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Circle Of Fifths Help

Updated on June 24, 2013

What is a circle of fifths? and, what is THE circle of fifths?

The circle of fifths is basically a list of notes that have been arranged in a way that shows how they interact with another list of notes. The nearer the notes are to each other, the closer their relationship is and this is summed up with: Through the notes that major keys and their relative minor keys are set within.

The circle of fifths is also used to find how many sharps or flats are in the chosen key signature.

The circle of fifths can only be used to find major or minor key signatures.

I find a picture in conjunction with a word explanation can do wonders to explain this better.

Lets carry on and lift the curtain and you will feel the warm fuzzy feeling of inspiration and motivation mix.



A deeper explaination of the Circle Of Fifths

Why is it called the Circle Of Fifths? Count: 1, 2, 3, 4... 5!

Now, pick a note, any note.. C you say? Please count five letters forward from C, in your own time. C being one, D being two, and so on.

"Aha!" as Mr Partridge might say, we have ourselves a G.

The next door neighbours of G are C & D. These notes and keys, as well as the minor keys: E, A & B (indicated in the picture below), are closely related due to their key signatures.


Major
Minor
C, D, E, F, G, A, B
A, B, C, D, E, F, G
G, A, B, C, D, E, F#
E, F#, G, A, B, C, D

Major keys and their Relative Minor keys

Major keys and their relative minor keys both have the exact same key signatures. To put in it very basically:

C Major: C, D, E, F, G, A, B

A Minor: A, B, C, D, E, F, G

and so on..


Using the circle of fifths to find which notes are sharp and which notes are flat

I use two ways to do this. There are probably more but if I give you two you will be able to see things clearer. And that is what everybody is looking for, right?

For major scales, the first way for finding is as follows; we have two scales, one is built off of counting five notes from the F and the other is built from counting four notes off of the B. It really helps to view this in picture format. So be sure to have the provided picture handy, printed or otherwise.

We start with C at the top as the C major scale does not have any sharps or flats.

CGDAEB

FCGDAEB (order of sharps #)

BEADGCF (order of flats b)

Using these, we can find out how many sharps or flats a scale has.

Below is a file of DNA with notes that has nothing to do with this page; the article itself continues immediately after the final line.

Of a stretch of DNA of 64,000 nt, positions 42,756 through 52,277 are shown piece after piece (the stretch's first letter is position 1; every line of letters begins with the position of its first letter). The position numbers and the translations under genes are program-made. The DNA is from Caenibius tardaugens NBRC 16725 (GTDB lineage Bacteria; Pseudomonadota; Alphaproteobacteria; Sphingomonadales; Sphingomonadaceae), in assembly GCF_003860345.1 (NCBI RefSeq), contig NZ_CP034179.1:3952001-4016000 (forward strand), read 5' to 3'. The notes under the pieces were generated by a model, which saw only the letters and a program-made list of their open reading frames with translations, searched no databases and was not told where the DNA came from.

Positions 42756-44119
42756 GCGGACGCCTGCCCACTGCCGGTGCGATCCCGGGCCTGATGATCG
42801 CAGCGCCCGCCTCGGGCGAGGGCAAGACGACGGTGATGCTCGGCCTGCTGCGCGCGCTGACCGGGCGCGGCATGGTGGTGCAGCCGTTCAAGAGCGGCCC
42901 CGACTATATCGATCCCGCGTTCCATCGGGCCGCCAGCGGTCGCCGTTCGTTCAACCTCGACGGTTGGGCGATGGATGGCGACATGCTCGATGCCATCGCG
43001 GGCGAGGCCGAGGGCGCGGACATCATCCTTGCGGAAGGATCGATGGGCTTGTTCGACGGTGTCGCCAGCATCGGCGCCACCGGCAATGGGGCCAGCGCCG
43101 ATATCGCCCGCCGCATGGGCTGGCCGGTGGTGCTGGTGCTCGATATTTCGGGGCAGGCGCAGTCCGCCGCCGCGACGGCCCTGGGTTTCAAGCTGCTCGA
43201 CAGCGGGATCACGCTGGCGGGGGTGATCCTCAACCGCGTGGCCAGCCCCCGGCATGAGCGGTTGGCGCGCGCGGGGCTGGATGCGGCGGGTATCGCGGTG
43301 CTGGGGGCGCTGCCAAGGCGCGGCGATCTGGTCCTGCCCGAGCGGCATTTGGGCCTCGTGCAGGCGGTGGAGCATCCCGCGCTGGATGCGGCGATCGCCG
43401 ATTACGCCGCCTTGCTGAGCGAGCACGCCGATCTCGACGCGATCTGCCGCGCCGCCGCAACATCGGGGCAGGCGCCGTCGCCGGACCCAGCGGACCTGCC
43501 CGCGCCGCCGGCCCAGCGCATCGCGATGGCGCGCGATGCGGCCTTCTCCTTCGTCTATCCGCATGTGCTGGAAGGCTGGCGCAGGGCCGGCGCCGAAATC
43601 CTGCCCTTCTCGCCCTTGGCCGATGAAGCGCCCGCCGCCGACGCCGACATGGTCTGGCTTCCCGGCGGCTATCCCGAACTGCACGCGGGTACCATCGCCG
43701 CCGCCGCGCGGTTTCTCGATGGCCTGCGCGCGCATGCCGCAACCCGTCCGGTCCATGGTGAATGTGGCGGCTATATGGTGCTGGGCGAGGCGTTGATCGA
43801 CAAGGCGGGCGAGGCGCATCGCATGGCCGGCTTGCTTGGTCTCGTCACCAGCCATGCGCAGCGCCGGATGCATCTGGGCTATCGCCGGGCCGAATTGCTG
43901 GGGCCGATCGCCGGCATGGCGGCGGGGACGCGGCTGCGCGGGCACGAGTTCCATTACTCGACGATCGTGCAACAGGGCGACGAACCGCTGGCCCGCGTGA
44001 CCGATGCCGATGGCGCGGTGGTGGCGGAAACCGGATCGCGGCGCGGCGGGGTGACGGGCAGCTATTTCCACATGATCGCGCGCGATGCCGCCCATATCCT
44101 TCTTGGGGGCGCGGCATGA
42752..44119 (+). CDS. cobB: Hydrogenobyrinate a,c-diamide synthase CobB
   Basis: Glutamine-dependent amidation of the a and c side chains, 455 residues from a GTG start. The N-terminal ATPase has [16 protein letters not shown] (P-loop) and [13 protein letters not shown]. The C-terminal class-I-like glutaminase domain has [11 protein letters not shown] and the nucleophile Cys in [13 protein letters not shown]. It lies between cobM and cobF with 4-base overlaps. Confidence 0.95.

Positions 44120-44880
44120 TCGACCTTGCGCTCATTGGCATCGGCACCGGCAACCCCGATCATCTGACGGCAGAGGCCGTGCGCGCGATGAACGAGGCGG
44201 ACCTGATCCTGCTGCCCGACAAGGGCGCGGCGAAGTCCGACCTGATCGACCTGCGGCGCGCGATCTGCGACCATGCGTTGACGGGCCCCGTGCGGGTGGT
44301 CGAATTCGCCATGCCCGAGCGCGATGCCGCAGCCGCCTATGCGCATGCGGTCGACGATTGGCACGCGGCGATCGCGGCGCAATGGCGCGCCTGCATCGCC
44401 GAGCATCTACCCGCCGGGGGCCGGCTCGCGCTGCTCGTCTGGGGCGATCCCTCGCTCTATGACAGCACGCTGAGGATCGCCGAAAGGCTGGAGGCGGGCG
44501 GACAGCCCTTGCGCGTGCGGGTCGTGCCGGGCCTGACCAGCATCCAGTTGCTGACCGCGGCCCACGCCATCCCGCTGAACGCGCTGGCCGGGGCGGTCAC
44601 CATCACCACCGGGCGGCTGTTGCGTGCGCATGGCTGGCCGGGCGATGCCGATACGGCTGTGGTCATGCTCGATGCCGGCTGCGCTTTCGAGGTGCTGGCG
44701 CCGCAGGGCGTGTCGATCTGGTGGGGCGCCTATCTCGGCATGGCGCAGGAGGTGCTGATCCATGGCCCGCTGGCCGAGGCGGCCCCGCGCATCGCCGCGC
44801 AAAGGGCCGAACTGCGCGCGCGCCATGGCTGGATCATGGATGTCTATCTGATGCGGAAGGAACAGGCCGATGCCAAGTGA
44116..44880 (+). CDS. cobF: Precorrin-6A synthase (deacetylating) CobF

Finding sharps for instance - C has 0 sharps, G has one, D has two, A has three, and so on..

But how do you know WHICH notes are the sharp notes? Take a look at: FCGDAEB.

G has one sharp as it is in the first place after C. The FCGDAEB is a list of sharps for us.

The G major scale is: G, A, B, C, D, E, F#, G which gives us the first letter in the order of sharps. G is the first letter after C so it has one sharp.

The A major scale is: A, B, C#, D, E, F#, G# which gives us the first three letters in the order of sharps. A is the third letter after C so it has three sharps.

The chosen scale's note order remains the same, as it always will. The list of sharps are added to the scales notes. These are dictated by the circle, which is separated by five notes we have counted out, CGDAEB.

Looking at this written down will possibly be tying your head in knots. As you probably have guessed, you will need to have this all in visual form while reading for the clearest understanding.

The exact same calculations happen when working out minor key signatures. We just put the A below the C.



Why is the Circle Of Fifths important?

The main reason we should learn the circle of fifths is because it helps us learn all the key signatures of each scale. The other reason is when we are playing with others and someone whispers - for a change - "let's play in A major", you will know that there will be three sharps and you will know where they are due to the circle of fifths; allowing you to play better and more spontaneously with others. But the another reason, which I am sure you have wondered why I have not mentioned, is that these scales which we now understand help us to construct chords; by finding the notes from the scales.

G Major chord = G, B & D


Also, if you liked a song and thought that you yourself, for whatever reason, would like to write a song in the same key, or, you were simply curious as to what key a song was in, you could work out the key quite easily by counting the sharps or flats.

1 - 3 - 5 (Major) / 1 - 5 (Power Chord)

Scale
Chord
Notes
G, A, B, C, D, E, F#
G Major
G, B, D, (G, B, G)
" --------------------- "
G Power Chord
G, D, G
A, B, C#, D, E, F#, G#
A Major
A, C#, E (A, E)
"----------------------"
A Power Chord
A, E, A

Last, but by no means least.. A little bit of comedy to have you laughing

Comments

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    • profile image

      Matt 

      6 years ago

      Some great info for the people starting out or wanting to refresh their memory. "I'll be back..."

    • profile image

      Eddie 

      6 years ago

      Hah! The video at the end was great! - The other info was very helpful as well. Thanks

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